The nomination of Agnes Kavindu Muthama by the Wiper Movement Party in the forthcoming senatorial election in Machakos and related media coverage indicates the continued challenges in the gender debate. While the gender debate in Kenya has mainly centered on the appointments in the public service and party politics, the situation has not been any better in the media coverage.
Modest steps have been made by the media in shaping the gender debate even as the sector struggles to mainstream gender issues within its internal processes While the media has highlighted the widening gender imbalance, the sector itself has proved to be different in the way it treats women, both in terms of distributing leadership positions and in allocating space for coverage.
I read many media outlets, both online and offline and any internet search and see the below headlines or captions’
“Agnes Kavindu Muthama will fly Wiper party ticket in the upcoming Machakos senatorial by-election hoping to clinch the seat once held by her ex-husband Johnstone Muthama”. “Kalonzo Unveils Muthama Ex-wife as Wiper Party Machakos Senatorial Candidate”
It is catchy and has a strong political message yes but despite being her own person and having done very well in the 2017 election as a candidate, and obvious thinking about such a headline increasing readership, the approach shows how the debate on gender and by extension affirmative action in Kenya is still nascent.
Efforts including two-thirds law and related will still influence this cultural and informal challenges that face the gender debate. Laws might help much, more importantly, professional goodwill is what might be missing. Even without going into the details of who wrote the headlines and captions, in terms of gender, for we are aware that even media houses face the men and women imbalance, we see might discern that our major challenge is the traditional way of doing things rather than laws and procedures. For many of these media houses have internal gender policies, including the code of ethics for the practice for journalism administered by the Media Council of Kenya and several training and interventions on gender-sensitive reporting have been done before.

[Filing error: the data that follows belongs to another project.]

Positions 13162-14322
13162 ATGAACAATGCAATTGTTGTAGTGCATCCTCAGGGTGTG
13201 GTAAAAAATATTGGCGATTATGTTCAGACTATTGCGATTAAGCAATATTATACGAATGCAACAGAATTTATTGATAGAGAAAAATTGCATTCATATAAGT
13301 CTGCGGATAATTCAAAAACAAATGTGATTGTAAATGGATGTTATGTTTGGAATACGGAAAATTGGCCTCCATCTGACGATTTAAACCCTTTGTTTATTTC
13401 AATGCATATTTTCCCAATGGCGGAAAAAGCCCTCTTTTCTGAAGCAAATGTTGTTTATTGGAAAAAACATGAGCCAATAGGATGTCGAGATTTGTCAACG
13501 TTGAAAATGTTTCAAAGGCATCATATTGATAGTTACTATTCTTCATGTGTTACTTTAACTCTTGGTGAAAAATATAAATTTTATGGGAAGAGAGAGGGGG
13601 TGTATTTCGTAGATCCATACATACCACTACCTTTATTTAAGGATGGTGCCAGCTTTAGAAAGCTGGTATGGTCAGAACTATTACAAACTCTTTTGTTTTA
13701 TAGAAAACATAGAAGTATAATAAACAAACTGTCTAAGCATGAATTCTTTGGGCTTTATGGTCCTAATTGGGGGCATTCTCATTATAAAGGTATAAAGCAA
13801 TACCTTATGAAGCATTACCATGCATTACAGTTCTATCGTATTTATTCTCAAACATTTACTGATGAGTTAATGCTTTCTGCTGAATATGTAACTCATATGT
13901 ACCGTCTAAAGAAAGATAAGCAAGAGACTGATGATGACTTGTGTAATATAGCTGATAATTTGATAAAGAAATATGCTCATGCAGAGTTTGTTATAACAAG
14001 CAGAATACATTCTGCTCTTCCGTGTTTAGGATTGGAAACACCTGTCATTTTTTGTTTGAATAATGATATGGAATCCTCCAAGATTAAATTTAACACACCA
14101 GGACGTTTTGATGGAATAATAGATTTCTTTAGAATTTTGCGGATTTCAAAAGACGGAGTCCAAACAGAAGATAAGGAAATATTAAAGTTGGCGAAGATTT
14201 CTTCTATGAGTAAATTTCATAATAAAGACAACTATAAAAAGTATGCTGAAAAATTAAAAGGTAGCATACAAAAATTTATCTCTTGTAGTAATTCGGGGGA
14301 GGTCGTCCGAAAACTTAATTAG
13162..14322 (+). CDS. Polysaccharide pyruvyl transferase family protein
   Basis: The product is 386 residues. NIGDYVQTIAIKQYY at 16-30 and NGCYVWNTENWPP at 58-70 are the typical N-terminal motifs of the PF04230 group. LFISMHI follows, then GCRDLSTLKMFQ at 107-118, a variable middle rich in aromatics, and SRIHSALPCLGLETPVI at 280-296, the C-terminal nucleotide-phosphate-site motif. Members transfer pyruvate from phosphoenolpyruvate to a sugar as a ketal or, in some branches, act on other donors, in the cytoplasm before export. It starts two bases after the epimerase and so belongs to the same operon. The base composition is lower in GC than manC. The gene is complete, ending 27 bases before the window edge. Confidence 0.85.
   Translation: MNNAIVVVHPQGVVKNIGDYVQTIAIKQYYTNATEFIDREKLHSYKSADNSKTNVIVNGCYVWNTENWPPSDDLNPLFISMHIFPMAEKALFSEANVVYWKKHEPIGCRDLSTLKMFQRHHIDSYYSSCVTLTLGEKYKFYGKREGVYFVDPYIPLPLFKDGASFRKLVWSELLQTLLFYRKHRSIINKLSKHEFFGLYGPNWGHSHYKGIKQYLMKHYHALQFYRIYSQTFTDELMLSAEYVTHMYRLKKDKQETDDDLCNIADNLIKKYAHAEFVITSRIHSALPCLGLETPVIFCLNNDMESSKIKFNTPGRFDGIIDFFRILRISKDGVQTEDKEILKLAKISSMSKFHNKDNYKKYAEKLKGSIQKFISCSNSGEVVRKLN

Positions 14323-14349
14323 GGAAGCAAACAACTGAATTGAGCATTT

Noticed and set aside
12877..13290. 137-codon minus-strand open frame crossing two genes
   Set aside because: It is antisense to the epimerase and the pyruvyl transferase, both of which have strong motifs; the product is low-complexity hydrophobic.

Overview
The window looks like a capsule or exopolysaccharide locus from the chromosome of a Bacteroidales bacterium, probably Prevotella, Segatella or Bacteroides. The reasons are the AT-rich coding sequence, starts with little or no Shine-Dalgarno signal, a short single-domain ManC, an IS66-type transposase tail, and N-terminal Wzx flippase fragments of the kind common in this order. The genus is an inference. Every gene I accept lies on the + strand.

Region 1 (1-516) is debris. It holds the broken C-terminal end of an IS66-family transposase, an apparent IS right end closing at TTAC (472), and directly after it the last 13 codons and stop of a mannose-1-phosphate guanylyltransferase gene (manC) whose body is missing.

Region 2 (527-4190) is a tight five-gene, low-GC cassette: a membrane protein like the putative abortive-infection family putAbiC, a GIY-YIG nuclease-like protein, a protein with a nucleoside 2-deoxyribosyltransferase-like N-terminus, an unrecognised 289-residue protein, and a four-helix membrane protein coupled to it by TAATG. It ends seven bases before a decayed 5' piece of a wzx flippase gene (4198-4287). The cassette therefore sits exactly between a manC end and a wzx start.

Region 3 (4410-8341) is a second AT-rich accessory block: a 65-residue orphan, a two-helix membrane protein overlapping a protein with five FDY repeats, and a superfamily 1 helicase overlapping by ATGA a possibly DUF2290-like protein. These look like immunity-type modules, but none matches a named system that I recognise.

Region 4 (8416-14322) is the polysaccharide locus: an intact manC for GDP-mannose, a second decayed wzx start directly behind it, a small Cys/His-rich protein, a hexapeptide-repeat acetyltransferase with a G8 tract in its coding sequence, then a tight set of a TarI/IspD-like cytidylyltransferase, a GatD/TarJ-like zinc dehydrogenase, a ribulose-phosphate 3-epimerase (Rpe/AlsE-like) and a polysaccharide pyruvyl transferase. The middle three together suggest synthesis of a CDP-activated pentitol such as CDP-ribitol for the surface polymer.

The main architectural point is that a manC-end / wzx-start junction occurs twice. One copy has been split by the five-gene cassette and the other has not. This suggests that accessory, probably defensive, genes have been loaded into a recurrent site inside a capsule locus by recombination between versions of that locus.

The Kenya Constitution 2010 has very progressive provisions that guarantee affirmative action, especially for formerly marginalized groups including women and youth. The Constitution puts in place several provisions guiding elections at both the national and county levels, requiring women to occupy seats in many electoral positions.
Given the potential role the media can play in civil education and exposing women to the vast opportunities provided by the Constitution, it is important that special interventions are espoused to ensure that women access information on the same.
“Media is one of the key agents that would be helpful in changing the narrative on gender issues especially affirmative action and the place it has in reducing imbalances on women and girls” the Voice of Women and Girls Project, a project notes in its publications. It notes that media must be in the forefront to protect and promote the rights of the vulnerable including women and girls, by contextualizing and shaping the proper narrative and framing of things.
Women forging new political ground often must struggle to receive media coverage and legitimacy in the eyes of the media and subsequently the public. For one to be noticed, she must act in a manly way to prove a point. Journalists often hold such women accountable for the actions of their husbands and children standard which are regretfully not applied to the male counterparts, yet gender equality lies at the core of human rights approach development. Gender inequality arises out of the roles and responsibilities that society prescribes for women and which are held fast in place through gender relations based on power. More often men believe that women are not supposed to be controversial, appear critical and argue their point across.
Women are seldom portrayed as politicians, newsmakers, experts, and business leaders. Most of these are normally associated with the male folk although women too have also successfully ventured in this field emerging top. Kavindu is a case in point, though it seems as an isolated case.
In her book The River and the Source, one of the set books in Kenya Certificate of Secondary Education (KCSE), Margaret Ogola outlines the importance of the girl child. She notes “….. a home without daughters is like a spring without a source…” The book urges people to break away from traditions that do not respect the position of women in society. Kenya has made significant progress in terms of policies to ensure that the girl has fair access to opportunities.
Notably, the establishment of the National Gender Equality Commission (NGEC). The Commission derives its mandate from Articles 27, 43, and Chapter 15 of the Constitution and section 8 of NGEC Act (Cap. 15) of 2011, with the objectives of promoting gender equality and freedom from discrimination.
Karin Achtelstetter of the World Association of Christian Communication (WACC) General Secretary, stated: “News and news media are powerful forces that help shape the way people view their society and themselves, and contribute to how people act – at home, schools, work, through to the political choices they may make.” She further notes that, the portrayal of women in day-to-day journalism does not reflect their contribution to society.
Victor Bwire is the Deputy CEO at the Media Council of Kenya